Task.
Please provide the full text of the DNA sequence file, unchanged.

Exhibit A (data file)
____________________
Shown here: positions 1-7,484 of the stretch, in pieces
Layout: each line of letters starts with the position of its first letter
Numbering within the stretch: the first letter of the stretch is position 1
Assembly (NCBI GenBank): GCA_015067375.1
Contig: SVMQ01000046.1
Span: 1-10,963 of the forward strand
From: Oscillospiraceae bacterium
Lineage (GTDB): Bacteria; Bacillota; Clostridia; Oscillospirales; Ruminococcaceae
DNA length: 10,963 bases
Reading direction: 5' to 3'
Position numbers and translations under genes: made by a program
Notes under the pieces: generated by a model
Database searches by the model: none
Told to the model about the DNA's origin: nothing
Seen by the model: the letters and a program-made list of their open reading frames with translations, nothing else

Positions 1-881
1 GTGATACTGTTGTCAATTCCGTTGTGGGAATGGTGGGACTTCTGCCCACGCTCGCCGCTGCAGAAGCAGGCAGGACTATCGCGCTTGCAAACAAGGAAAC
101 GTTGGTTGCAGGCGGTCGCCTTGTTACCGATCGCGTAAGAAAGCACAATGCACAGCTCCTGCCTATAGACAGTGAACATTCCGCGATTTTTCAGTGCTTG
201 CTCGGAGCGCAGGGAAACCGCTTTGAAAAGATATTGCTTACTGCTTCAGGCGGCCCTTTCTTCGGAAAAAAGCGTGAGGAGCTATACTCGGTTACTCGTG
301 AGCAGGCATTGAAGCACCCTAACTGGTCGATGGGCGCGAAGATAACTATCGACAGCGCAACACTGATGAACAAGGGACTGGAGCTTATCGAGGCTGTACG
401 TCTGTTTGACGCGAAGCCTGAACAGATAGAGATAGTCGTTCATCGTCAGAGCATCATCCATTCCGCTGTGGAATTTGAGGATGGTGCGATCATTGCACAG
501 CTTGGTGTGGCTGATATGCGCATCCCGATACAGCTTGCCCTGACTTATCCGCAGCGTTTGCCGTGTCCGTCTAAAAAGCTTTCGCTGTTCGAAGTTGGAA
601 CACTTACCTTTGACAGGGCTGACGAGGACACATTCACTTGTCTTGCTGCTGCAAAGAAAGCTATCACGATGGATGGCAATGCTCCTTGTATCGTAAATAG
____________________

Shown here: positions 1-7,484 of the stretch, in pieces
Layout: each line of letters starts with the position of its first letter
Numbering within the stretch: the first letter of the stretch is position 1
Assembly (NCBI GenBank): GCA_015067375.1
Contig: SVMQ01000046.1
Span: 1-10,963 of the forward strand
From: Oscillospiraceae bacterium
Lineage (GTDB): Bacteria; Bacillota; Clostridia; Oscillospirales; Ruminococcaceae
DNA length: 10,963 bases
Reading direction: 5' to 3'
Position numbers and translations under genes: made by a program
Notes under the pieces: generated by a model
Database searches by the model: none
Told to the model about the DNA's origin: nothing
Seen by the model: the letters and a program-made list of their open reading frames with translations, nothing else

Positions 1-881
1 GTGATACTGTTGTCAATTCCGTTGTGGGAATGGTGGGACTTCTGCCCACGCTCGCCGCTGCAGAAGCAGGCAGGACTATCGCGCTTGCAAACAAGGAAAC
101 GTTGGTTGCAGGCGGTCGCCTTGTTACCGATCGCGTAAGAAAGCACAATGCACAGCTCCTGCCTATAGACAGTGAACATTCCGCGATTTTTCAGTGCTTG
201 CTCGGAGCGCAGGGAAACCGCTTTGAAAAGATATTGCTTACTGCTTCAGGCGGCCCTTTCTTCGGAAAAAAGCGTGAGGAGCTATACTCGGTTACTCGTG
301 AGCAGGCATTGAAGCACCCTAACTGGTCGATGGGCGCGAAGATAACTATCGACAGCGCAACACTGATGAACAAGGGACTGGAGCTTATCGAGGCTGTACG
401 TCTGTTTGACGCGAAGCCTGAACAGATAGAGATAGTCGTTCATCGTCAGAGCATCATCCATTCCGCTGTGGAATTTGAGGATGGTGCGATCATTGCACAG
501 CTTGGTGTGGCTGATATGCGCATCCCGATACAGCTTGCCCTGACTTATCCGCAGCGTTTGCCGTGTCCGTCTAAAAAGCTTTCGCTGTTCGAAGTTGGAA
601 CACTTACCTTTGACAGGGCTGACGAGGACACATTCACTTGTCTTGCTGCTGCAAAGAAAGCTATCACGATGGATGGCAATGCTCCTTGTATCGTAAATAG